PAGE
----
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10-power loupe is a money saving device


#1

The most cheapest, money-saving device anyone can buy is a 10-power
loupe, why so? Here are my three loupes.


Supposing you are setting a ‘humongous’ 1+ ct. Princess-Cut diamond &
halfway through your setting, you see that the stone is damaged.

It’s your fault!!!..(even though you didn’t do it!) Cost to repair
=>$1,000’s out of your pocket.

What should you have done first? Us a loupe & examine every corner of
the Princess stone, even on the Pavillion-facets underneath.

Those four-corners are areas that might be the easiest to get broken.
Go to my 2 photographs & see the other places that breakage might
occur.

Re; Girdles are also prone to getting broken, but those four corners
are the worst! Basically, you have 14 places chipping can & will
occur. If it takes you minutes to examine a stone, let the client
know of any defects & get them noted!!!

Gerry Lewy


#2

Thanks Gerald… Amen to your thoughts… Been there and done that!!
Ciao, J&J Donivan


#3

Hi

Gerry is so on the money with this one. Went to set a black CZ
yesterday round signity cut.

Put it in the bezel setting, louped it to check bezel height. And
WTF? There was a very very tiny chip on the edge of one of the facets
could not see it under 3 power glasses but with the loupe yes.
Luckily I had a replacement stone.

all the best
Richard


#4

Hi Gerry, thanks for all you show us, soon as I am well enough to
get back to the bench, I am going to make a one sided graver to try
some bright cutting. I have a Princess cut diamond (just under half a
ct), that is chipped in at least 3 of the places you have diagrammed.
It was for my wife’s wedding ring. I did my best to talk her out of
it, because after living with her and making and repairing her
jewelry for over 35 years, I knew this was the worst stone she could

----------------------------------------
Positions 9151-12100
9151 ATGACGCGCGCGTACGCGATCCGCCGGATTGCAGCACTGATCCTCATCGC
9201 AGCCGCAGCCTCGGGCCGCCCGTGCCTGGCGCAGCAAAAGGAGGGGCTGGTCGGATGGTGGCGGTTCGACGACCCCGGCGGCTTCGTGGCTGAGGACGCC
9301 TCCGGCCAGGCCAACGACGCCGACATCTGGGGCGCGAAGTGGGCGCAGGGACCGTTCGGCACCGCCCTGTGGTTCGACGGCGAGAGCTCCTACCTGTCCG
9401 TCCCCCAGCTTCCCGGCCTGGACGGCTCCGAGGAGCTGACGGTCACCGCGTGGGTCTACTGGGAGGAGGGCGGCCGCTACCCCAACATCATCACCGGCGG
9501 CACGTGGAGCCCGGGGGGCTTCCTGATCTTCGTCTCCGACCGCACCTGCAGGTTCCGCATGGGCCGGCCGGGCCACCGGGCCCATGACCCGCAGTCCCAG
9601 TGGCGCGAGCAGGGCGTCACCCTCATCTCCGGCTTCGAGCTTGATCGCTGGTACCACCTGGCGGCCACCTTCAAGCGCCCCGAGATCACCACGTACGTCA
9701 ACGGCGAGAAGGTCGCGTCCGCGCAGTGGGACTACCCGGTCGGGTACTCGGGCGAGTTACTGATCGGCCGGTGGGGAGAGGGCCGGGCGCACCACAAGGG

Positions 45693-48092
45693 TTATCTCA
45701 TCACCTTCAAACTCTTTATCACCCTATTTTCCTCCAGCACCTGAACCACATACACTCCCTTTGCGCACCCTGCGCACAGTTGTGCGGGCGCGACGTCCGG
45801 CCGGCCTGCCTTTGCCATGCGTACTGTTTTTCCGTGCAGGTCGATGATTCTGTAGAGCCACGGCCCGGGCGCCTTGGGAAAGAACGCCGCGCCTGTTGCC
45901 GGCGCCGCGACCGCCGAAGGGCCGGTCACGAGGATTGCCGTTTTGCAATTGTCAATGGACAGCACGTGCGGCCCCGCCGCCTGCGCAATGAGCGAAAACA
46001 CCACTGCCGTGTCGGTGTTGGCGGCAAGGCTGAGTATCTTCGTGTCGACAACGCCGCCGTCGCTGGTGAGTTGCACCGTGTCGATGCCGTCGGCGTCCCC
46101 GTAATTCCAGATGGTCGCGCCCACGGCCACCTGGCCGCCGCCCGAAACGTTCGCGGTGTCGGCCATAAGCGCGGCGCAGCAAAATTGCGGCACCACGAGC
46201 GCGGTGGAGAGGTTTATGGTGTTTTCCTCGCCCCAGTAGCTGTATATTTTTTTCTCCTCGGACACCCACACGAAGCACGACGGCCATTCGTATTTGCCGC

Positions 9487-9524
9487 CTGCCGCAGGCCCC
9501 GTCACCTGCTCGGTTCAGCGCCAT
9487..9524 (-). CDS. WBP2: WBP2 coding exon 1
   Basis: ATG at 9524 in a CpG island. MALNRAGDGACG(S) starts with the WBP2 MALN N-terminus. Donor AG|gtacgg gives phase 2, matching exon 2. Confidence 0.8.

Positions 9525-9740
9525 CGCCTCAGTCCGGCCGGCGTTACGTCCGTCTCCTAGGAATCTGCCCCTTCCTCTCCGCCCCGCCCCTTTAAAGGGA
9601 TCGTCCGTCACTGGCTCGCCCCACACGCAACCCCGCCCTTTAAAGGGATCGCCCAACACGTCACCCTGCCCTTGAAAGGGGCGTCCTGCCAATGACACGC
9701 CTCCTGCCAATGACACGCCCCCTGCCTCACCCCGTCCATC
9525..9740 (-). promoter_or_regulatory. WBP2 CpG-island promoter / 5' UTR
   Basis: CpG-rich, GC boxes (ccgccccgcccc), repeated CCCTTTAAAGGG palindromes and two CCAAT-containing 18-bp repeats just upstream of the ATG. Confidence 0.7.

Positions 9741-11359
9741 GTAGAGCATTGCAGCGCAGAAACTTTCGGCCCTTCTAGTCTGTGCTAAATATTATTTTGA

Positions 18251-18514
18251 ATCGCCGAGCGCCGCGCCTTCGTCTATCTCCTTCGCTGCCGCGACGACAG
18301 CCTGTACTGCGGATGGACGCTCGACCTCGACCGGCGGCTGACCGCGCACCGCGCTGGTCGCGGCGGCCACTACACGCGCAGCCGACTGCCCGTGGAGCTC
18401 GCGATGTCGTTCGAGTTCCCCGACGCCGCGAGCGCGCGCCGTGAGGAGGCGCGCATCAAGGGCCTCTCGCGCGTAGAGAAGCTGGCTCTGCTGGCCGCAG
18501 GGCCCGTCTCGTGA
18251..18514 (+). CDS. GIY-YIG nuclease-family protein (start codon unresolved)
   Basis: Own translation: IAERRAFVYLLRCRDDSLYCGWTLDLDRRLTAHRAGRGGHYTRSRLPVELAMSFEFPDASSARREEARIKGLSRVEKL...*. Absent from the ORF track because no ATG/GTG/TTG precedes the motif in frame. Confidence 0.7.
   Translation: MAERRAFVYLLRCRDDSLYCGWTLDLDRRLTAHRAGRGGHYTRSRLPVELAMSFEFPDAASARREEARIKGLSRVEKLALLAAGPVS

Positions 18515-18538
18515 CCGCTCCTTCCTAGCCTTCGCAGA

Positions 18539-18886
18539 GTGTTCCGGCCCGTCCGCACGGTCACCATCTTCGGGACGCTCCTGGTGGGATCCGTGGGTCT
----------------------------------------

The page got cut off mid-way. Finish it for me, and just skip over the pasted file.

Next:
have picked. I am sure you have had that occasional customer that can
destroy a tank, buy from you. The one in a thousand that makes you
sorry you fix your own products for free. I love her dearly, but
that’s my wife. For the first couple of years I inspected it to the
point of irritation. Then I began to relax. A few years later, I saw
something was wrong while we were at dinner. As bad as my eyes have
gotten, I knew if I could see a problem from the other side of the
table, it was really going to be a problem. When I removed the stone,
3 of the corners were badly chipped, and one of the edges of the
pavilion going down to the cullet. All of that was just to preface
the question of do you know a good cutter, and can you guess whether
it is worth cutting. I have never had a diamond repaired before, I
only broke one in all these years. Was tightening a pear shape for a
good customer for free, and popped the tip right off. Had to replace
a 1/3 ct good quality stone, but still lost the customer. That was
small enough that I just didn’t repair it, but this is a little
larger, and a clean white stone, not to mention my wife’s ring.
Thomas III


#5

The black CZ are dreadfully prone to chipping, much much worse than
any other colour. I think this is because of the amount of other
material added to the zirconium oxide makes it less stable. many
years ago, when they first started making these materials CZ was
nearly always yttrium oxide stabilised and the material was so tough
it was almost impossible to cut. By using calcium oxide they have
made it easier to produce a crystalline form that is pretty OK to cut
and polish but is not as tough so wouldnt be used as a ceramic
thermal barrier coating but you can get all of the pretty colours.

I use a 10x loupe for looking at stones when polishing and also when
setting. A bit of a strain on the eye when you have to continually
switch your focus but you get used to it.

Nick Royall